The leading source of MSCs is the bone marrow. In 2001, they were isolated for the first time from adipose tissue [6]. When compared to bone marrow, adipose tissue appeared as a superior source of MSCs due to the fact that a less invasive procedure is required to procure it [79].

In veterinary medicine, it has been proven that the administration of adipose-derived MSCs have therapeutic effects in small animal patients, particularly in cats and dogs [1013]. Adult dogs have adipose tissue locates mainly in subcutaneous and visceral depots. Thus, adipose tissue may be procured through minimally invasive procedures from arms, thighs and abdomen (subcutaneous), or from omentum, kidney and liver (visceral) [14, 15]. While the abundance of subcutaneous adipose tissue depends on the body condition, the extent of omentum is relatively constant [16, 17]. It has been demonstrated that there are MSCs in the omentum of both dogs [10, 18] and humans [19, 20]. Omental-derived MSCs are similar to subcutaneous-derived MSCs according to their proliferation and surface antigen expression [18]. Up to our knowledge, no data are available regarding the abundance and paracrine potential of omental-derived MSCs. Since previous studies showed that adipose-derived MSC properties vary from depot to depot [21], it will be also interesting to compare MSCs isolated form omentum with those isolated from subcutaneous fat, the leading adipose source of MSCs.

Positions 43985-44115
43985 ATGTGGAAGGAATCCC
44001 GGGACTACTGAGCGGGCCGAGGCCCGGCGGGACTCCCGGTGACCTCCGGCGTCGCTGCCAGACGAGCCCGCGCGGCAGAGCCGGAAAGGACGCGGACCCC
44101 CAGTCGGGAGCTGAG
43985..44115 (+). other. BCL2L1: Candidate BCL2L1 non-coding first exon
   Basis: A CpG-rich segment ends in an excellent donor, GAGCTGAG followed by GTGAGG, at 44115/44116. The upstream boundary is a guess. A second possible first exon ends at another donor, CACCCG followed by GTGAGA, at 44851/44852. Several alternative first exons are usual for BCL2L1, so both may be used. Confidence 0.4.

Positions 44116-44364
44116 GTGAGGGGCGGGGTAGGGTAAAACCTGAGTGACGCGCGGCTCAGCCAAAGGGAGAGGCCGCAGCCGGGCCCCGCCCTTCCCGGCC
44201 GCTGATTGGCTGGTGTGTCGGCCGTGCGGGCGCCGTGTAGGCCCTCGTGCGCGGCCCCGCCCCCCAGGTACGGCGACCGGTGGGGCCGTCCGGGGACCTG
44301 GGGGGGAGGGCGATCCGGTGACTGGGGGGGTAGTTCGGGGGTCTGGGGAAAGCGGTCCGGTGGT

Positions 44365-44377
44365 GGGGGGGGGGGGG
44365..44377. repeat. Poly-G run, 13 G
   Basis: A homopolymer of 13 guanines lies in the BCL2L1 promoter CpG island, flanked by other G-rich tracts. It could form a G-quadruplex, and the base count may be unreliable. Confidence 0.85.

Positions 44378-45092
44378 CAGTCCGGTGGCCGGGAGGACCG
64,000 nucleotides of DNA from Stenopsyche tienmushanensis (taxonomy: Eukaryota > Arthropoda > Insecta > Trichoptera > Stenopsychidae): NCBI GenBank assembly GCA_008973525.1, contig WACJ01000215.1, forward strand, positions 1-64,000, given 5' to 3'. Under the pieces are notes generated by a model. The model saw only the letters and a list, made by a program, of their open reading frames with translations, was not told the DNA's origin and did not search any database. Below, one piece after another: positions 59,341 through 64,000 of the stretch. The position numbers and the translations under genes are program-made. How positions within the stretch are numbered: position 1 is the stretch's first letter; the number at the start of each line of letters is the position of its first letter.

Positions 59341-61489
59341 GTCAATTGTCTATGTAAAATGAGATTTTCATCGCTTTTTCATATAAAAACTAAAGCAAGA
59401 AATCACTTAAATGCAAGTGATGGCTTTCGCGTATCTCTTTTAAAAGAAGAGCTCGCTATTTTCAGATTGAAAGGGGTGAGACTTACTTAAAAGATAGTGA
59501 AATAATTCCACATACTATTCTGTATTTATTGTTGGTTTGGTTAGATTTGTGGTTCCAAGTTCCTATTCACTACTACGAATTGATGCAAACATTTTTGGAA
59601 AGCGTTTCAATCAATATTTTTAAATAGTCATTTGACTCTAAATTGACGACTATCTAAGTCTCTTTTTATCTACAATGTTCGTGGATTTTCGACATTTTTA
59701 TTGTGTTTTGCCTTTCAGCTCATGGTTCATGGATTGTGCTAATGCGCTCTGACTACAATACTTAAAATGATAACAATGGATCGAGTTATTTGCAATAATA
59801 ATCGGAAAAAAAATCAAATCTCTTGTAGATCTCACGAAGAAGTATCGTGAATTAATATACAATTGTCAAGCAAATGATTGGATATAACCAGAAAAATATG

The aims of our work were to determine the suitability of omental adipose tissue as a source of MSCs, according to sampling success, cell yield and paracrine properties of isolated cells, and compared to subcutaneous adipose tissue.

Methods

Collection of adipose tissue

Fourteen female dogs of different breeds, 6–12 months old, with normal corporal condition, clinically healthy and having elective ovariohysterectomies were enrolled in the study, after client-owned provided written informed consent. Animals were pre-anesthetized with 0.04 mg/Kg Acepromazine (Holliday-Scott S.A, Buenos Aires, Argentina). General anesthesia was induced with 3 mg/Kg Propofol (Fresenius Kabi, Spain) and maintained with Isofluorane (Baxter Healthcare Corporation, Deerfield, IL). Approximately 3cm3 (5-10 g) of omental and subcutaneous adipose tissue were procured from greater omentum and abdominal region, respectively. Subsequently, an ovariohysterectomy was performed. Muscular and skin incisions were sutured with a simple, interrupted pattern. Up to three days post-surgery animals received 1 mg/Kg/24 h Ketoprofen (Merial Laboratorios, Argentina).

Study was approved by Ethic Committee Facultad de Ciencias Veterinarias y Pecuarias, Universidad de Chile (No. 03–2014).